click on the Save button before exiting the envelope editor. 5. Your custom envelopes will be stored in the Peak Envelopes folder. 3.Note that the Fade In/Fade Out Envelope will only be applied to a selection if it is configured prior to applying the Fade In/Fade Out DSP function. click on it with the cursor and press the Delete key on your computer keyboard. Markers are locations in an audio document that you define as important. 93 Chapter 5: Editing . 5 Creating and Using Markers Peak has a very powerful set of features to control the placement and modification of markers. 3. click the “<->” button. Click anywhere on the line and a new moveable “breakpoint” will appear. and will appear in the pop-up at the top of the envelope editor. you can navigate easily to a location for selection. 6. If you wish to delete a breakpoint. Markers can also be made into loops. Peak will use this envelope until you change it again. 4. click Change to confirm your edits and close the envelope editor. To load a Fade In/Fade Out envelope: The Fade Envelope Editor (a Fade In is shown) 1. Continue creating and dragging breakpoints until you have created the fade envelope that you desire. They can be used for material that you intend to transfer to a sampler. By marking specific locations in a recording. editing or playback purposes. 2. The envelope editor appears. Peak will use this envelope every time you apply a Fade In (or Fade Out) until you change it again. In the dialog that appears. Choose Fade In Envelope (or Fade Out Envelope) from the Preferences dialog. When you are satisfied with your new envelope shape. If you would like to save your custom envelope for later use. If you wish to reverse the shape of the envelope you have created. or simply for playback within Peak itself. and click Open. Click Change to confirm this new envelope and close the envelope editor. Drag the breakpoint to the desired location on the envelope’s curve. 2. Peak allows you to create one loop per audio file. This creates a mirror image of the envelope. Click the Load button. locate and select the fade envelope that you desire. Loops are used to sustain or repeat a section of audio. 4. 7. Loops are covered in detail later in this chapter.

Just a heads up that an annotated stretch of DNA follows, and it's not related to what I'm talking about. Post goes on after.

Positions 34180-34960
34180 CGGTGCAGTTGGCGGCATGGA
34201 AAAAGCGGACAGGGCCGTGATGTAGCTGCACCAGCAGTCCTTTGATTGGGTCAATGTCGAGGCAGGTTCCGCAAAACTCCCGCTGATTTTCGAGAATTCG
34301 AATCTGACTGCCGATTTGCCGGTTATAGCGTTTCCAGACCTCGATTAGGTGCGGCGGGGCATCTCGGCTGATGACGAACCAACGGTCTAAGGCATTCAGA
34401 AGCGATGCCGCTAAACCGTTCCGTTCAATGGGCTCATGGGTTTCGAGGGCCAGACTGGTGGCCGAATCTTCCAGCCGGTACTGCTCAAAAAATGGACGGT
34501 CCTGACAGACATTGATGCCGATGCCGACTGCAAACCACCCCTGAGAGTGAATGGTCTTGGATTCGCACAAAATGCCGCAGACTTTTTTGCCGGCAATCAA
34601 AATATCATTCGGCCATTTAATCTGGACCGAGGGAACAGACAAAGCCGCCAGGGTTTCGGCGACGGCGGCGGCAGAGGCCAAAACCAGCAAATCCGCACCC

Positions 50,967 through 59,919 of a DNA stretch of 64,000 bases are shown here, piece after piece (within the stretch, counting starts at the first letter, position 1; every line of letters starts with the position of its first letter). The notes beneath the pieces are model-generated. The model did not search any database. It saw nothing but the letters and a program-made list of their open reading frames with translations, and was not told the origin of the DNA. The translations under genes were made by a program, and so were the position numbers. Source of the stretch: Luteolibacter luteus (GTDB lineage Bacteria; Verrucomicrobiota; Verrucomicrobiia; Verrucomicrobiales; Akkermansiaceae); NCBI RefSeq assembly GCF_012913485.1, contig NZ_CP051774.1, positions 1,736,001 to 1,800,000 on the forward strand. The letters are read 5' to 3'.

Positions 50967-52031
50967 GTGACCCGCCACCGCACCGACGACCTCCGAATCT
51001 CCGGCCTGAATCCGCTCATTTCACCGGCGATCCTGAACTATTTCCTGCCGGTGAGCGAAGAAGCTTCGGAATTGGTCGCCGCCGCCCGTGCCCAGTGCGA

You can easily find any marker. (or by using the Edit Marker dialog. Peak will locate the first marker with that name. If more than one marker matches the letters you type in.” If you hit Enter or Return after typing the characters. simply type the new name in to the Text field of the Edit Marker dialog. explained later) all methods work equally well . creating markers using the Threshold DSP command. there are a number of ways to create markers: by dropping them “on the fly” during playback. Text You may wish to give markers meaningful names (up to 256 characters long) based on their locations in an audio document. Peak will also automatically place the insertion point at that marker. To name or rename a marker. Remember that if Auto Snap To Zero is enabled the insertion point will snap to the nearest zero-crossing. 94 Marker Position The Marker Position field allows you to move a marker to Peak User’s Guide . defining them with the mouse when playback is stopped. not the numbers keys along the top of your keyboard.the method you choose to insert markers will depend largely on the task at hand. For example. if you want to locate a marker called “Solo. or loop that you have named by simply typing the first few letters of its name. Of the various ways to create markers. Peak gives markers default numeric names based on the name of the audio document and the order in which the marker was defined. since it is possible to fine tune the location of a marker at any time by dragging it.) Once you have created a marker. inserting them during recording with Notepad Cues. or using the Markers from Tempo command to insert multiple markers at regular intervals. and Peak will automatically scroll to the marker called “Solo. However. (Note that numerical marker name entries will only work from the keypad. you can assign or edit the marker’s attributes in the Edit Marker dialog. Double-click the triangular base of the marker to open the Edit Marker dialog.” just type s-o-l. This will cause your marker be placed at the nearest zero crossing when you use the mouse to create or place a marker.A marker in the Waveform Display The Edit Marker dialog Creating Markers As we’ll describe in detail on the next few pages. the mouse method is perhaps the more precise. region.